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J Neurochem. 1983 May;40(5):1293-9.

Phospholipid synthesis in the squid giant axon: incorporation of lipid precursors.

Abstract

The squid giant axon and extruded axoplasm from the giant axon were used to study the capacity of axoplasm for phospholipid synthesis. Extruded axoplasm, suspended in chemically defined media, catalyzed the synthesis of phospholipids from all of the precursors tested. 32P-Labeled inorganic phosphate and gamma-labeled ATP were actively incorporated into phosphatidylinositol phosphate, while [2-3H]myo-inositol and L-[3H(G)]serine were actively incorporated into phosphatidylinositol and phosphatidylserine, respectively. Though less well utilized. [2-3H]glycerol was incorporated into phosphatidic acid, phosphatidylinositol, and triglyceride, and methyl-3H]choline and [1-3H]ethanolamine were incorporated into phosphatidylcholine and phosphatidylethanolamine, respectively. Isolated squid giant axons were incubated in artificial seawater containing the above precursors. The axoplasm was extruded following the incubations. Although most of the product lipids were recovered in the sheath (composed of cortical axoplasm, axolemma, and surrounding satellite cells), significant amounts (4-20%) were present in the extruded axoplasm. With tritiated choline and myo-inositol, the major labeled phospholipids found in both the extruded axoplasm and the sheath were phosphatidylcholine and phosphatidylinositol, respectively. With both glycerol and phosphate, phosphatidylethanolamine was a major labeled lipid in both axoplasm and sheath. These findings demonstrate that all classes of phospholipids are formed by endogenous synthetic enzymes in axoplasm. In addition, we feel that the different patterns of incorporation by intact axons and extruded axoplasm indicate that surrounding sheath cells contribute lipids to axoplasm. A comprehensive picture of axonal lipid metabolism should include axoplasmic synthesis and glial-axon transfer as pathways complementing the axonal transport of perikaryally formed lipids.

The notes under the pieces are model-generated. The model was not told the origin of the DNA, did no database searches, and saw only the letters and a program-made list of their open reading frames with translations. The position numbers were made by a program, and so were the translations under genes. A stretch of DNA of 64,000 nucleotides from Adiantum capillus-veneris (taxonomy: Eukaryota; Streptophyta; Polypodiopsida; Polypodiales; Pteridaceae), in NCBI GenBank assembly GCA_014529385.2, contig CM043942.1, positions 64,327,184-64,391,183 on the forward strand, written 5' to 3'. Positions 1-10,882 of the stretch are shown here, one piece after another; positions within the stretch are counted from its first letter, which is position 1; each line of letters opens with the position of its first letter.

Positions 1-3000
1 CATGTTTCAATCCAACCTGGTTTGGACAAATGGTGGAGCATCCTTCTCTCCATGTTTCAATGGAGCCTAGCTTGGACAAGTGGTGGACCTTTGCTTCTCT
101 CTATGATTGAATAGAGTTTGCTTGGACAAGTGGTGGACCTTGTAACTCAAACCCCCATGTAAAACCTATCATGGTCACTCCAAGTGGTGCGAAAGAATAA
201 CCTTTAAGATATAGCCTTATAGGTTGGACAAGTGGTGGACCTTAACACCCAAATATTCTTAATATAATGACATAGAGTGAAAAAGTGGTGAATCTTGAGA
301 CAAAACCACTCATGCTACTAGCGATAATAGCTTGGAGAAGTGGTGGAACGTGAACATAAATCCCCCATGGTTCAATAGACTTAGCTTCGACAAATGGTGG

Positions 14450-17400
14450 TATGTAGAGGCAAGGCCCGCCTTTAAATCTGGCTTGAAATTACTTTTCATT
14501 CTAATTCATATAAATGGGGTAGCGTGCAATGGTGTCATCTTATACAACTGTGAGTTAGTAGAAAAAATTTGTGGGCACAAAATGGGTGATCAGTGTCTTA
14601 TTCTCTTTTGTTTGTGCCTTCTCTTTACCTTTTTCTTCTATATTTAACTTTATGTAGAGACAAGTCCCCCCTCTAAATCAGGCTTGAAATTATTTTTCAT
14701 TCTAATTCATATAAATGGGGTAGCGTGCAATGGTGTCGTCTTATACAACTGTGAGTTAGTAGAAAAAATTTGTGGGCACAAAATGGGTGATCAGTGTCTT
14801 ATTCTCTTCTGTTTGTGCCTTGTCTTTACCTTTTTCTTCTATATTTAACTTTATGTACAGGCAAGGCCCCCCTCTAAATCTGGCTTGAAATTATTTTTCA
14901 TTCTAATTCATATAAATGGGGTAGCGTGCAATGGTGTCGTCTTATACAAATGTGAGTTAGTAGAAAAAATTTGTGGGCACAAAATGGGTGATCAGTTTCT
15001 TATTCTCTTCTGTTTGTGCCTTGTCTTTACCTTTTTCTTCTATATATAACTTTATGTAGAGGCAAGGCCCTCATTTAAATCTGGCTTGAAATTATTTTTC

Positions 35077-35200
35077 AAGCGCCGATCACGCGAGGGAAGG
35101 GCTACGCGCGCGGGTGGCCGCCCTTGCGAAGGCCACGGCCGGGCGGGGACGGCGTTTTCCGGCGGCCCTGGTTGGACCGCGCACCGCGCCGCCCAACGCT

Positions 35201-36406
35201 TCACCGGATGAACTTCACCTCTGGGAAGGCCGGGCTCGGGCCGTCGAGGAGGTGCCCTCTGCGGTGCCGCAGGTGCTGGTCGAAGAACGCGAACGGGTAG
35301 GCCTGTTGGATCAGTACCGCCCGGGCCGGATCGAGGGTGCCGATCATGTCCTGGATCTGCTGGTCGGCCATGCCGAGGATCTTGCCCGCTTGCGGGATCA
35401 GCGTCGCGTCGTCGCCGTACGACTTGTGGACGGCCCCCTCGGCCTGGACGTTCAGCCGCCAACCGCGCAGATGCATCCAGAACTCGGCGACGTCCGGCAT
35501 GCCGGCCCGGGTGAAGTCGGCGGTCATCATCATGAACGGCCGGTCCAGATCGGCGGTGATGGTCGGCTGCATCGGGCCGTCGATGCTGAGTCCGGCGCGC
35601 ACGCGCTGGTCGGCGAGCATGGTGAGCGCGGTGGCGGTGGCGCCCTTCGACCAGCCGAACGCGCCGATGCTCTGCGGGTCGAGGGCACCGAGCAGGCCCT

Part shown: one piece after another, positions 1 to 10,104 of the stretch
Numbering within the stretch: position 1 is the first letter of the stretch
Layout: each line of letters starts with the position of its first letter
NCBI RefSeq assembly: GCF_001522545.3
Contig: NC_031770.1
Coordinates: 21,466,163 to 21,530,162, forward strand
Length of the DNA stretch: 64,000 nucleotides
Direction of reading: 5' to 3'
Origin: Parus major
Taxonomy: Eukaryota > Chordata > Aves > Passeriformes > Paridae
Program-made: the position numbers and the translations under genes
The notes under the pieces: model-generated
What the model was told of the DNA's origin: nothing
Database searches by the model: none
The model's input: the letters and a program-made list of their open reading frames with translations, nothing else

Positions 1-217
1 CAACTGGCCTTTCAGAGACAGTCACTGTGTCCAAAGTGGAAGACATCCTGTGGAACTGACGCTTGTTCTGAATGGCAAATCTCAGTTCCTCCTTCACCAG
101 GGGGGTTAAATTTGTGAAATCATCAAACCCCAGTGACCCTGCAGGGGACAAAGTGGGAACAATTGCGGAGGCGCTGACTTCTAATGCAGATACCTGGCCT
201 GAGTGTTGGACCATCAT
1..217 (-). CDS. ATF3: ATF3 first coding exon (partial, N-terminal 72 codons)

[Indexed for MEDLINE]

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